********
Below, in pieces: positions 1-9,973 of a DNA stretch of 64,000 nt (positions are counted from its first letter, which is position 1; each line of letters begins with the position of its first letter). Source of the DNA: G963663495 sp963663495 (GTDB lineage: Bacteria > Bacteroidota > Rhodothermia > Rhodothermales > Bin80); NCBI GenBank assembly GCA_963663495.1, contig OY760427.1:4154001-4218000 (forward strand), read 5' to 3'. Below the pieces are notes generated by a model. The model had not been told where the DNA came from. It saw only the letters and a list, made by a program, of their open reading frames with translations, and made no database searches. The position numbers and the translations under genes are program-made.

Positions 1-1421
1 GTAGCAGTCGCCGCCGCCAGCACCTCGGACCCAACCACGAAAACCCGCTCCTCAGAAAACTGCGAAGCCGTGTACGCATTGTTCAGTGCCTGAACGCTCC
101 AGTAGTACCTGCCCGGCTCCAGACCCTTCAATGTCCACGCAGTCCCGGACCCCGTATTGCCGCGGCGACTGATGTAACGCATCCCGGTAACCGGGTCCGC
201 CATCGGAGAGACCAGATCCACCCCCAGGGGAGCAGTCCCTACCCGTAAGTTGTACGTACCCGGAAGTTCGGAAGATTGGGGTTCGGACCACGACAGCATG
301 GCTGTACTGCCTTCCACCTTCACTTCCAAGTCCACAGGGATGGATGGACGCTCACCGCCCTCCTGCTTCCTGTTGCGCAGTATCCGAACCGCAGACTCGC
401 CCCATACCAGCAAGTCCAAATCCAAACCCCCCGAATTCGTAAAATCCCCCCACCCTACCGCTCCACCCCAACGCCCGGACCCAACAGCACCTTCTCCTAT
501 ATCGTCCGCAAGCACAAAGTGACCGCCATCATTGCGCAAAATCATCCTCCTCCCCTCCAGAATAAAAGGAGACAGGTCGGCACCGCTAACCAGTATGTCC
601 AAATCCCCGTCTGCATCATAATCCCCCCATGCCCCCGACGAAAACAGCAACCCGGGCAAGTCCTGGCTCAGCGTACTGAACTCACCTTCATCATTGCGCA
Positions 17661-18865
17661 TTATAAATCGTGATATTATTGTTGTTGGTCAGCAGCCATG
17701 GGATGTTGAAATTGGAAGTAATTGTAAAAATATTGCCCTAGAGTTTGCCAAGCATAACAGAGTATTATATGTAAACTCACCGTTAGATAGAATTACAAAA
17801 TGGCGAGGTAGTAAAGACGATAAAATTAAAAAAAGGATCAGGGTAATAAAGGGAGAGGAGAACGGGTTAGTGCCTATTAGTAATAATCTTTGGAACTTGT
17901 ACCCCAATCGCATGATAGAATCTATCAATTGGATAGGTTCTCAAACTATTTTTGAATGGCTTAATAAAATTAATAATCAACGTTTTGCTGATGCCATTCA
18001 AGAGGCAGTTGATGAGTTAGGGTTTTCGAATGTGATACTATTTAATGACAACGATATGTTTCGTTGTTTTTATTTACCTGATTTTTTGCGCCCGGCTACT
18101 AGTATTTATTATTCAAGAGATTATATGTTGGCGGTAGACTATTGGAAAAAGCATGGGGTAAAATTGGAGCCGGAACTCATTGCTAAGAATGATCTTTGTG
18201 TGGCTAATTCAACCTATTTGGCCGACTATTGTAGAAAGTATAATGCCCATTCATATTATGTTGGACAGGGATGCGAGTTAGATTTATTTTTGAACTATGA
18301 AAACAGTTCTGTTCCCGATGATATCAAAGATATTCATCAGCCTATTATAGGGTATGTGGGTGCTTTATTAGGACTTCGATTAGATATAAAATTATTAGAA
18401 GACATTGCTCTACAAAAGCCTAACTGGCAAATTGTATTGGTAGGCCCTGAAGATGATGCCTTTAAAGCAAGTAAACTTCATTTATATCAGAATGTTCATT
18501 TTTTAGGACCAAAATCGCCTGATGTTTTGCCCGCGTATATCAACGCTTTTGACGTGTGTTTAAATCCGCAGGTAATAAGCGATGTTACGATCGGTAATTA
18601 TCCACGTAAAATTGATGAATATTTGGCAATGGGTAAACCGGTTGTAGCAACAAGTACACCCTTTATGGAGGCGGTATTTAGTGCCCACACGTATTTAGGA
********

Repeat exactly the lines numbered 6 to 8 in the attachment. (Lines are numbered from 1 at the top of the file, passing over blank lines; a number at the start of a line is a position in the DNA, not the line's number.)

301 GCTGTACTGCCTTCCACCTTCACTTCCAAGTCCACAGGGATGGATGGACGCTCACCGCCCTCCTGCTTCCTGTTGCGCAGTATCCGAACCGCAGACTCGC
401 CCCATACCAGCAAGTCCAAATCCAAACCCCCCGAATTCGTAAAATCCCCCCACCCTACCGCTCCACCCCAACGCCCGGACCCAACAGCACCTTCTCCTAT
501 ATCGTCCGCAAGCACAAAGTGACCGCCATCATTGCGCAAAATCATCCTCCTCCCCTCCAGAATAAAAGGAGACAGGTCGGCACCGCTAACCAGTATGTCC